Review: Pan’s Daughter

Review: Pan’s Daughter December 8, 2017

Rosaleen Norton is one of the most fascinating and overlooked witches in occult history, and a personal favorite. Thankfully there’s Pan’s Daughter: The Magical World of Rosaleen Norton by Nevill Drury. This particular edition is revised and expanded from the original printing of the book. When I saw this book at a local occult shop I had to buy it immediately. This book is the closest to an official biography that anyone can get and Nevill draws on many of his notes from personal interviews and correspondences which he quotes.

Rosaleen was a witch who was well known in Australia during the ‘50s and ‘60s as “the Witch of Kings Cross” and Roie by her friends. She was a devotee of the Great God Pan and worked a lot with Lucifer, Lilith and Hecate. A gifted artist, her art was as controversial as she was as a person constantly making tabloids as an “evil witch”. She was definitely a witch in every sense of the word – a strong and brilliant woman who was unapologetic about her sexuality, her art, and her magick.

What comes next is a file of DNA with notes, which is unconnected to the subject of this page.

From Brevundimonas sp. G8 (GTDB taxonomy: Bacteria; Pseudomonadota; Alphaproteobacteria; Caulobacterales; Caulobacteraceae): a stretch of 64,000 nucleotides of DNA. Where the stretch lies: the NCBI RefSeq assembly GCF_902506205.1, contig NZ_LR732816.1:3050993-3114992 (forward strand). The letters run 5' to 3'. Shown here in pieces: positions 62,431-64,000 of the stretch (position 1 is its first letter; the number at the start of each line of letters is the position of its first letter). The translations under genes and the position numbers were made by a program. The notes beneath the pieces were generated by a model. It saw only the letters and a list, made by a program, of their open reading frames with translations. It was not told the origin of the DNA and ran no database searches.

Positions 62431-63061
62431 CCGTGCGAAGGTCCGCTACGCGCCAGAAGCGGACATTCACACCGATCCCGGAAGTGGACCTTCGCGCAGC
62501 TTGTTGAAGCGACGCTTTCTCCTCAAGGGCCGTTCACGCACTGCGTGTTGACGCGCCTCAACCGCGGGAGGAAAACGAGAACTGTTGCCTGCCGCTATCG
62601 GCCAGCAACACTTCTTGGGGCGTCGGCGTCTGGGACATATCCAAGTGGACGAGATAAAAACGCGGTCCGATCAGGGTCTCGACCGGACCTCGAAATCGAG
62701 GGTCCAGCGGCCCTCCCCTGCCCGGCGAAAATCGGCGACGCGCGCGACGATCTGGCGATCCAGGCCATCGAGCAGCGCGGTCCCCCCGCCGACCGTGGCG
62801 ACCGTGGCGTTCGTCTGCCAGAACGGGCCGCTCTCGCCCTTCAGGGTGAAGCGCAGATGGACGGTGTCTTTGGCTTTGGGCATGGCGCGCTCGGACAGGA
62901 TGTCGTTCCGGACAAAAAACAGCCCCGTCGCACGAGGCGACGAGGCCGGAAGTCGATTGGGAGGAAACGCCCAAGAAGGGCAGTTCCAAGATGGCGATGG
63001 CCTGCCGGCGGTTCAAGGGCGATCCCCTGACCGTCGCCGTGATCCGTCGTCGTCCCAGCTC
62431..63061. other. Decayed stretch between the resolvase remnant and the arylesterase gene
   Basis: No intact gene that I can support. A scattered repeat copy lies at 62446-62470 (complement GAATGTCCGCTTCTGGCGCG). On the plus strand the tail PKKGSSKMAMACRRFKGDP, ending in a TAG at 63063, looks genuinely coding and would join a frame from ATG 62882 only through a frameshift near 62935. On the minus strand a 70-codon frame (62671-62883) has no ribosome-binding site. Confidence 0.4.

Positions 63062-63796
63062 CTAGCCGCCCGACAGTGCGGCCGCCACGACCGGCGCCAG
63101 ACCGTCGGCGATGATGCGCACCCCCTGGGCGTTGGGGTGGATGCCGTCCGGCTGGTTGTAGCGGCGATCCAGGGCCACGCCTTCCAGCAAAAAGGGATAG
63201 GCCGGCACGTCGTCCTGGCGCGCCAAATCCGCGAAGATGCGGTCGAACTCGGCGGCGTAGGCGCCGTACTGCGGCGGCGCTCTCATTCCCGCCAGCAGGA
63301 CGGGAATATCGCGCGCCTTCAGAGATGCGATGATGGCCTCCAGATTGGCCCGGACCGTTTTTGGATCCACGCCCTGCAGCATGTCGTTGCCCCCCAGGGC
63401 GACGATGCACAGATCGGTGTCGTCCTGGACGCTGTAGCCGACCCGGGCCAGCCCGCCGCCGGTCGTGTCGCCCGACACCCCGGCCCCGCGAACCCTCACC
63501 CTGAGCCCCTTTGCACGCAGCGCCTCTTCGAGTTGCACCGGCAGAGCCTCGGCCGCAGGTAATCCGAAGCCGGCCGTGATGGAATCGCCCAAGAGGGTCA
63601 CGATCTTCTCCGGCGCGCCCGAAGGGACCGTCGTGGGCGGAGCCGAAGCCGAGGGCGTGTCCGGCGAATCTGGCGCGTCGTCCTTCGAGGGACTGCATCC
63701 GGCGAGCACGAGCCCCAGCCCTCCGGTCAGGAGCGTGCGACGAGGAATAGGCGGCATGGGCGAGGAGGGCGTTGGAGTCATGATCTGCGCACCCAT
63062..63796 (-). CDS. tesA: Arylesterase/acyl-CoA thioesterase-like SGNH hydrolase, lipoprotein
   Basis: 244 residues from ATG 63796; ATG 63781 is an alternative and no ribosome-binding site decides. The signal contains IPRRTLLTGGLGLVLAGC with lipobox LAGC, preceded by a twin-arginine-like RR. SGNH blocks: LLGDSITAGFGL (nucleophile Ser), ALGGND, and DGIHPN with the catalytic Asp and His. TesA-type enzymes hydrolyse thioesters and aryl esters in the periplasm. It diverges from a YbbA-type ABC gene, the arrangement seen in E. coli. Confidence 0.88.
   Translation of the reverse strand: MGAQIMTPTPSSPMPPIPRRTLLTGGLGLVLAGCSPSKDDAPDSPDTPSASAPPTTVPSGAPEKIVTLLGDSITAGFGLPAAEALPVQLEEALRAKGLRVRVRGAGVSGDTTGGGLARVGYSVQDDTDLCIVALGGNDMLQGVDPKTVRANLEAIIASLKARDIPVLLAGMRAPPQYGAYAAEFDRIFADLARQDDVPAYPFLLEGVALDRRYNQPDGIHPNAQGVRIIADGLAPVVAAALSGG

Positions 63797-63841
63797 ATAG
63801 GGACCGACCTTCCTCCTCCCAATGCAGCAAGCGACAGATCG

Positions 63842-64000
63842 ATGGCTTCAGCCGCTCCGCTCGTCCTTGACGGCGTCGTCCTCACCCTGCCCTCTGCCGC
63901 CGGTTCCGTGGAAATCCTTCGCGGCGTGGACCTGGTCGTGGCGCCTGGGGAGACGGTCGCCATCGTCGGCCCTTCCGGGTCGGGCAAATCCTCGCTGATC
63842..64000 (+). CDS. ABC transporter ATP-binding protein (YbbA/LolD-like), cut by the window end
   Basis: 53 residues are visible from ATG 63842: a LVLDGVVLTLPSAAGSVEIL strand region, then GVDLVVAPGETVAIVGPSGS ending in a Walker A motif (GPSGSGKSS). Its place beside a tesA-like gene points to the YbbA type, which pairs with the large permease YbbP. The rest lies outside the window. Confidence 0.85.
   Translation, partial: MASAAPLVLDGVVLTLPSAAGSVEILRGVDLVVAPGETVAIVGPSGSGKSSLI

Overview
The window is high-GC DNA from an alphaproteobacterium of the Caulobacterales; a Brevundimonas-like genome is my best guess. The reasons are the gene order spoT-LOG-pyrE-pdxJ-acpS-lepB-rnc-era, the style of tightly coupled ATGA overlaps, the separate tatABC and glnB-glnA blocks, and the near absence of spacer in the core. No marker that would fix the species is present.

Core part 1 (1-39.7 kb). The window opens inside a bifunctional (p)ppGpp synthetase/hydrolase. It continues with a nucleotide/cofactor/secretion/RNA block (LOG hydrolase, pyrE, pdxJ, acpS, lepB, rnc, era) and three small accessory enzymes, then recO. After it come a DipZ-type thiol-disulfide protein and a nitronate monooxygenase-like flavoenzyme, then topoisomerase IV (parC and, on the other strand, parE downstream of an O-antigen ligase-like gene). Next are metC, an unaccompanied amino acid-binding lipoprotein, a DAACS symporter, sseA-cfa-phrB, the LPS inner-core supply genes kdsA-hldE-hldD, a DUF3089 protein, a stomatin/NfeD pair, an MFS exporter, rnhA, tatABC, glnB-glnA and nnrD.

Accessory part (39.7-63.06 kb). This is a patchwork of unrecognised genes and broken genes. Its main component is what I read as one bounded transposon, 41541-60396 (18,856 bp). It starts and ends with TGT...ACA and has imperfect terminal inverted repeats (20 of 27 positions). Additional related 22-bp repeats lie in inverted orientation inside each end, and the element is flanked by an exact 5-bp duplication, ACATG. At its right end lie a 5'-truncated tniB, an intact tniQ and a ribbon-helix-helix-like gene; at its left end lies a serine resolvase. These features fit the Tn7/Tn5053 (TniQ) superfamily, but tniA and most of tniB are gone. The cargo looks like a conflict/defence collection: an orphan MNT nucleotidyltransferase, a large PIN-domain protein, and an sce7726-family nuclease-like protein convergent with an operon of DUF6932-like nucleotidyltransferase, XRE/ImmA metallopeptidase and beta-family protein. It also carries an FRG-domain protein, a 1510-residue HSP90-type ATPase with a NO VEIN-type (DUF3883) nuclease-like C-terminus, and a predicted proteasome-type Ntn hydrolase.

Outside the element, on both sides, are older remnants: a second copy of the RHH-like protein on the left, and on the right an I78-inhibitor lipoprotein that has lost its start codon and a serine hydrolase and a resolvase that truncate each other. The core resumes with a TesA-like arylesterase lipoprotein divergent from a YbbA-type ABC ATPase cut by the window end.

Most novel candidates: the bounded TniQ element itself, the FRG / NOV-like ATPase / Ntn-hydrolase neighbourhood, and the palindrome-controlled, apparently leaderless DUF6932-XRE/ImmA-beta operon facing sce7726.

With over 300 pages, the book not only covers her life and romance with her sex-ritual partner and lover, the poet Gavin Greenlees, but also gives you a fairly decent understanding of her beliefs and magickal practices as well as information about her coven and how they operated. She was also very interested in ecstatic practices, working with familiar spirits, tantric sex magick, and out-of-body experiences to go join the Witch’s Sabbath. The book is full of photographs of her and much of her mind-blowing art based on trance experiences or astral journeys. Sadly, all of the art is printed in black and white in the book. This is definitely one of my favorite biographies and one I wish more people would read.


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